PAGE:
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Trump: District of Columbia 'will never be a state'

President TrumpDonald John TrumpBiden adds to vote margin over Trump after Milwaukee County recount Krebs says allegations of foreign interference in 2020 election 'farcical'  Republicans ready to become deficit hawks again under a President Biden MORE rejected the idea of granting statehood to the District of Columbia, arguing in a new interview it would be too politically beneficial to Democrats.

“D.C. will never be a state,” Trump told The New York Post during an Oval Office interview on Monday. “You mean District of Columbia, a state? Why? So we can have two more Democratic — Democrat senators and five more congressmen? No thank you. That’ll never happen.”

The District has a population of roughly 700,000, which is more than that of Wyoming or Vermont. The District does not have any voting power in Congress, as it has no senators and one nonvoting delegate in the House.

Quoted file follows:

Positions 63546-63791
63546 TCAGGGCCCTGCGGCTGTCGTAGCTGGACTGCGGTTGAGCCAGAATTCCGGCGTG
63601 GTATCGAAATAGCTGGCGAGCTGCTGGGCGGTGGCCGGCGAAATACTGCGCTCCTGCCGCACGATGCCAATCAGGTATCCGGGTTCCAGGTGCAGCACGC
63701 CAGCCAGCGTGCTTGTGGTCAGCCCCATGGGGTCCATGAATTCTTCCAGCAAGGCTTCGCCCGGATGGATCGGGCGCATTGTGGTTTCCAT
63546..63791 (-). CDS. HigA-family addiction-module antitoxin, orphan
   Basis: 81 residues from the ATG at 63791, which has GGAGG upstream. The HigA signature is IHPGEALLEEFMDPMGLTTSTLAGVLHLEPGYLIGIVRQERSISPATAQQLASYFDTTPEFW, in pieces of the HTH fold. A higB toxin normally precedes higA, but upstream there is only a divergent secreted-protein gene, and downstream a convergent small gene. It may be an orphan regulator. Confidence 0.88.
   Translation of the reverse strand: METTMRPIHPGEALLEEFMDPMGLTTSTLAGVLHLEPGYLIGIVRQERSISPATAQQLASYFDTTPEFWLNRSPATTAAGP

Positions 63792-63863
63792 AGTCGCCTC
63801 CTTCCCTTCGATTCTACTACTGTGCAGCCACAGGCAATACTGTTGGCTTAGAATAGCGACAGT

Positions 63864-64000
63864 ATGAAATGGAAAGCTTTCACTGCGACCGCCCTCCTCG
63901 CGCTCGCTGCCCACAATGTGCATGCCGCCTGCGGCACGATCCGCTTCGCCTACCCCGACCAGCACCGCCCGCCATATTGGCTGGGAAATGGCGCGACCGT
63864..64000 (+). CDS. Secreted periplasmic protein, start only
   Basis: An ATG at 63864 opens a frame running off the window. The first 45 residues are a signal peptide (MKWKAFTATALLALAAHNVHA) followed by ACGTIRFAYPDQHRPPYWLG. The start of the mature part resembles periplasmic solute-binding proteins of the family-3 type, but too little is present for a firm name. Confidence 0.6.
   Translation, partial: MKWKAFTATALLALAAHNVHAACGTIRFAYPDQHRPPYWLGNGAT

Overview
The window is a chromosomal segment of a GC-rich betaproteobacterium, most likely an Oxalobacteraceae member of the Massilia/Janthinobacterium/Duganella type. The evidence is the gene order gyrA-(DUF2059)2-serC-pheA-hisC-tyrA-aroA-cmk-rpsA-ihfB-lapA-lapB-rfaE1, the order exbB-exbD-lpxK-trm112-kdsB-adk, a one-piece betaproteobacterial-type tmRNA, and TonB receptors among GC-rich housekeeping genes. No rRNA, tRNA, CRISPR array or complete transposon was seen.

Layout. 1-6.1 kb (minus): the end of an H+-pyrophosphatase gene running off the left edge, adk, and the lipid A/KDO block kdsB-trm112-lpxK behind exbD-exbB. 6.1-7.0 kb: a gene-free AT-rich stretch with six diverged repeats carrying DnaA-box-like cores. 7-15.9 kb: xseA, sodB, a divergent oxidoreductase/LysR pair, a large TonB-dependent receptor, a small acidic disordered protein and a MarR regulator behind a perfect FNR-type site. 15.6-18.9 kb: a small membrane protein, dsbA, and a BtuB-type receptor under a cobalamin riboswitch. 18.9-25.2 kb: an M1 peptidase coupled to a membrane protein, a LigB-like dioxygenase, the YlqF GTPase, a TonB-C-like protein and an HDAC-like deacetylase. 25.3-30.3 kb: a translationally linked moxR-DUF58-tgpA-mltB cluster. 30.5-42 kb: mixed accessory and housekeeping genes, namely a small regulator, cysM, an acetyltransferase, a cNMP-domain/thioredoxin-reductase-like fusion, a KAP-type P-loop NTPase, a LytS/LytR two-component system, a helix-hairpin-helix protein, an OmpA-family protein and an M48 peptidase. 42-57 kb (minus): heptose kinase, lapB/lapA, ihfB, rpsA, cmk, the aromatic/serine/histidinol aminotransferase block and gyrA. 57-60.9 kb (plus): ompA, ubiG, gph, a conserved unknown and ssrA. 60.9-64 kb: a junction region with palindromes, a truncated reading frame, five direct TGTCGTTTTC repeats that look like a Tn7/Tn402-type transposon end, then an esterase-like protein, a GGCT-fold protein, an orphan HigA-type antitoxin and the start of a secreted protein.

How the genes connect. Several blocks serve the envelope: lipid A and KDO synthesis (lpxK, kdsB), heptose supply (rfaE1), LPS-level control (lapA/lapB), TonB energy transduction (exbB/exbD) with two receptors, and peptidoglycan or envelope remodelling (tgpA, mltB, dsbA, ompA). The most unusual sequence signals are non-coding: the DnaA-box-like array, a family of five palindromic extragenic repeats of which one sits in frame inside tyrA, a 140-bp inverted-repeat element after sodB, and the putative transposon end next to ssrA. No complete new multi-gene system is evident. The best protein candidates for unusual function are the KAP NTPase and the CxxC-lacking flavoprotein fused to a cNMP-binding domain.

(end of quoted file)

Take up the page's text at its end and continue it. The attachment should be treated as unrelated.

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The House Oversight and Reform Committee in February advanced legislation to make the District of Columbia the 51st state, marking the first vote in Congress in nearly 30 years to grant full congressional representation for residents of the nation's capital. It has yet to reach the full House floor for a vote.

But Trump made clear his opposition to the idea, and signaled that Republicans would not support it.

"That’ll never happen unless we have some very, very stupid Republicans around that I don’t think you do," Trump said.

"Why don’t you just take two senators and put them in there?" he added. "No, it’s not gonna happen."

Washington, D.C., is a mostly Democratic city. Hillary ClintonHillary Diane Rodham ClintonValadao unseats Cox in election rematch Trump says he'll leave White House if Biden declared winner of Electoral College Federal workers stuck it out with Trump — now, we're ready to get back to work MORE carried the District's three electoral votes in the 2016 election, winning 90 percent of the vote to Trump's 4 percent.

Should it become a state, the District would receive one House member based on its current population.